Green Algae by Micropix CC BY-SA 3.0
On the cusp of St. Patrick’s Day, if you’re aiming to add a bit o' the Irish to your favorite beverage, take a moment to consider how much energy we might get out of a different sort of green drink – namely, a swirling batch of microscopic, sunlight-eating algae! A timely thought it may be, given a recent report from the Canadian Centre for Policy Alternatives calling for investment in alternative energy, www.leaderpost.com/technology/Saskatchewan+must+turn+renewables+Report/10892564/story.html
In 2013, scientists developed a way to speed up the process of making algae into biofuel, essentially reducing the time required from millions of years to less than an hour. This is an important step towards making the process more competitive in economic terms, and it comes with fewer concerns about waste products or the notion of growing food for fuel. The scientists also found a way to minimize the amount of energy consumed by their “extreme pressure cooker” by feeding some of the generated heat back into the process. http://www.smithsonianmag.com/innovation/scientists-turn-algae-into-crude-oil-in-less-than-an-hour-180948282/?no-ist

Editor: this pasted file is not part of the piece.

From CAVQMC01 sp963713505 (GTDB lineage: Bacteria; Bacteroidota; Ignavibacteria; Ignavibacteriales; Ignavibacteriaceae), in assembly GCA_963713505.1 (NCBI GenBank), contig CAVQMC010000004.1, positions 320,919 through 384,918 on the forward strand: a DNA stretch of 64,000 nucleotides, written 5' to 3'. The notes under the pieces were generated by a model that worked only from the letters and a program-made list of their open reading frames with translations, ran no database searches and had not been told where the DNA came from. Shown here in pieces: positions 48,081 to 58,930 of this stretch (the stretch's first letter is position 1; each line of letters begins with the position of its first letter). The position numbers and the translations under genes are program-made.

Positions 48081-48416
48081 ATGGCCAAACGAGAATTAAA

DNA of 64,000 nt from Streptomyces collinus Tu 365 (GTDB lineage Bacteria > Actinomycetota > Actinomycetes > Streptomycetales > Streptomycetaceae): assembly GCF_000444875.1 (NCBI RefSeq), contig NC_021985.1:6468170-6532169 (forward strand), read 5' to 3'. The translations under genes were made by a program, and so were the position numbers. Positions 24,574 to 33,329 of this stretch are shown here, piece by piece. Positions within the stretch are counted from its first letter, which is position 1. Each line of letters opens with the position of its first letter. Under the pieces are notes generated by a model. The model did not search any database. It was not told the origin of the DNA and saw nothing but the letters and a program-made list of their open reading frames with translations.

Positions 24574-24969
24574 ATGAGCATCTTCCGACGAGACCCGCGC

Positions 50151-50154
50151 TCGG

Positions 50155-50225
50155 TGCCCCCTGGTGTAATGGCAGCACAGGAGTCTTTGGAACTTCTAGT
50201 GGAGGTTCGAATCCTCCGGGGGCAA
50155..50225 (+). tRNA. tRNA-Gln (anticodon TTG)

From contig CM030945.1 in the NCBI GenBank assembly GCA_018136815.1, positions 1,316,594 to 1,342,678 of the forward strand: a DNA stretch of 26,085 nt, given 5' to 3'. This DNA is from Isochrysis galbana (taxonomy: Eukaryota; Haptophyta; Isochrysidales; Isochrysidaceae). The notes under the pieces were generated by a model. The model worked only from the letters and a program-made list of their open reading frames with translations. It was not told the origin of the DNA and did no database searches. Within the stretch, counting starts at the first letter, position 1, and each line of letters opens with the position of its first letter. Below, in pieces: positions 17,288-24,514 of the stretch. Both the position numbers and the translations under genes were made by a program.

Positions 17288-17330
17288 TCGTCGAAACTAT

Algae may also be valuable as a way to generate electricity. Early research on this, from 2010, led to methods that allowed scientists to tap directly into the electrical currents associated with photosynthesis http://inhabitat.com/stanford-scientists-harvest-electricity-from-algae-photosynthesis/. The outputs per cell of algae were pretty small, but more recent techniques have shown that algae may be a feasible basis for high-energy, microbial fuel cells (Rashid et al., Science of the Total Environment, 456-457: 91-94, 2013).
So, if you’re inclined, consider raising a glass to the wonders of algae!